Hundreds of athletes from some 17 countries have come to Toronto, Canada for the third edition of the Invictus Games.
The games were begun by Prince Harry, himself a war veteran, to give disabled veterans a goal and purpose.
Many veterans suffering loss of limbs, or PTSD have said the games have brought them back from the brink of despair.
David Flannigan is Dominion president of the Royal Canadian Legion (RCL), a non-profit national organisation dedicated to helping veterans. I reached him on his mobile phone at the games in Toronto.Listen
Many will say, this international sports competition is different from all other such competitions.
Brad White, Dominion Secretary for the RCL is also at the games. He says, it’s not so much about winning, but about participation and engagement.
Along with their enthusiasm and dedication he says it’s also about their regaining a feeling of self-worth after their injuries have taken their military careers from them. He says he has seen this re-engagement with life in their faces as they take their places in the competition.
Both men say they have personally heard stories of how physically or emotional injured soldiers who had previously withdrawn from their families and society have benefitting from the games.
In many cases families close to break up have been able to come back together as veterans regain a sense of purpose and camaraderie with fellow veterans who have also been through the same physical and emotional roller coasters as they have.
Flannigan says the thrill of the events is amazing, with fantastic support from the crowds. He says because the Legion’s purpose is so closely aligned with the Invictus games goals, that there is no doubt their organisation will continue to support these games.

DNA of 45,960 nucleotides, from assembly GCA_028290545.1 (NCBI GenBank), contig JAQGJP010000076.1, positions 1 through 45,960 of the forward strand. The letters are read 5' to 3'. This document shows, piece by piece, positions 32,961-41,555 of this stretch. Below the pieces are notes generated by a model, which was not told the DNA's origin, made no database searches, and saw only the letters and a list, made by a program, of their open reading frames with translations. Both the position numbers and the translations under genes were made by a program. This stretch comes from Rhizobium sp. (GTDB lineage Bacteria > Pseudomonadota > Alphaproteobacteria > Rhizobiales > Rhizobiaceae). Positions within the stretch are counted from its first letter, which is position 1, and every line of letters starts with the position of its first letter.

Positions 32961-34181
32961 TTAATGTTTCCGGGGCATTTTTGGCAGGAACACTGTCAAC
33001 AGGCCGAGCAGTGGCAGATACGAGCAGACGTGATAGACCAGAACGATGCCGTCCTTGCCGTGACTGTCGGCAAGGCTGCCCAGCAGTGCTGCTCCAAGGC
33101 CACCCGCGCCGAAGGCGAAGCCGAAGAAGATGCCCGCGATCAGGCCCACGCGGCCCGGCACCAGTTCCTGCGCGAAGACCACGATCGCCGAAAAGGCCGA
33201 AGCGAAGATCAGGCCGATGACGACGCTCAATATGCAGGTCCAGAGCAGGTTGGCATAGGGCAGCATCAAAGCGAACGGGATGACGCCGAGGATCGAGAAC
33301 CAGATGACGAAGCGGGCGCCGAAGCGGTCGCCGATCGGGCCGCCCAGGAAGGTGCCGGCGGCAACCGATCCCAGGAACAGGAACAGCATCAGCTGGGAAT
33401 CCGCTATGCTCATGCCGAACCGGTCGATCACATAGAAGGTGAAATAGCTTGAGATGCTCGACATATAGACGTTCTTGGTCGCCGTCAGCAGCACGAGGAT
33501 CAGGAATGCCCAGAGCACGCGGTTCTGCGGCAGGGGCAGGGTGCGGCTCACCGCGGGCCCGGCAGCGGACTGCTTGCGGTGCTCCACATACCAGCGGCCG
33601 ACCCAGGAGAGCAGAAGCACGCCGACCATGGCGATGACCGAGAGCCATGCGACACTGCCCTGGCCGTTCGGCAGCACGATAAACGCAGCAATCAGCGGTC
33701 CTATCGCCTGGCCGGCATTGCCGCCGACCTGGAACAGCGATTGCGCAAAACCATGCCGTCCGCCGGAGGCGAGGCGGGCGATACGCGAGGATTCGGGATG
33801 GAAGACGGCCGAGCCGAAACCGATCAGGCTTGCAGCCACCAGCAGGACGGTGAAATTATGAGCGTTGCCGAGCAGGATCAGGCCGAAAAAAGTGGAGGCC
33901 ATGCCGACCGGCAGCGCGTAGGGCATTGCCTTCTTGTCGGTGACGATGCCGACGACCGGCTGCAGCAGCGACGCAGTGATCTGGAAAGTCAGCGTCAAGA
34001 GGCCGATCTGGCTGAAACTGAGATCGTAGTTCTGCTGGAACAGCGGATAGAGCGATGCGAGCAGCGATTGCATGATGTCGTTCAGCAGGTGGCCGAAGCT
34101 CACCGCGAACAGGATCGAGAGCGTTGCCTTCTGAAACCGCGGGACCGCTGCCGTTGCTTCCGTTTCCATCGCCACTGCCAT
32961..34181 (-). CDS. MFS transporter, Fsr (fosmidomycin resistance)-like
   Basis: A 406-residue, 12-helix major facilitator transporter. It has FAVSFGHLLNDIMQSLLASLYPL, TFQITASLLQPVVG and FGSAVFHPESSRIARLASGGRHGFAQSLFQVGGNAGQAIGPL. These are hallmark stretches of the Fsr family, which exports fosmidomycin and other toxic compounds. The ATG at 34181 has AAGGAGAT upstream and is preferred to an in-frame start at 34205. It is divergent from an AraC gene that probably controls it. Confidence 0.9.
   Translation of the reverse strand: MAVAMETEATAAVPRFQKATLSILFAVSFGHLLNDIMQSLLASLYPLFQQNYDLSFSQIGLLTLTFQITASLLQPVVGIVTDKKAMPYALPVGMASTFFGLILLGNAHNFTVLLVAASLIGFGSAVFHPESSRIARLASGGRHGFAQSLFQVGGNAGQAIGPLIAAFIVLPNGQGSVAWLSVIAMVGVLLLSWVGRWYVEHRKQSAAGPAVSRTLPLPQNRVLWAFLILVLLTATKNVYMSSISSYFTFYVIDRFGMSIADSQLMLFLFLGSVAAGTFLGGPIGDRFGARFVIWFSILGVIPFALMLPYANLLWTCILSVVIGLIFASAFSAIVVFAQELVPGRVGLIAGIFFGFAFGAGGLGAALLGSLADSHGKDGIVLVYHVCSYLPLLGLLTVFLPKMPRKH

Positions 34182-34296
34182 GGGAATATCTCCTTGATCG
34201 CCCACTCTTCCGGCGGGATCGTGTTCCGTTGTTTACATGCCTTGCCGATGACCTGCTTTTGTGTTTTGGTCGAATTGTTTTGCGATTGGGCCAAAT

The games are also coinciding with the Canadian Institute for Military and Veteran Health Research forum and conference in Toronto, attended by His Royal Highness Prince Harry.
The purpose of the conference is to exchange ideas, share insight and learn how to further help Veterans and their families.
Invictus Games CEO Mike Burns opened the session. “We are delivering more than sports here. There are so many broader issues to look at. Its therapy, support, recovery, motivation and inspiration,” Burns said. “In sports there is a starting line, the starting line for our Soldiers is the day they say I’m going to get out of bed, try an adaptive sport and engage with my family,
Since they were begun in 2014, the Invictus games have grown rapidly each year with both the number of athletes and the numbers of countries represented, to become a truly major international gathering.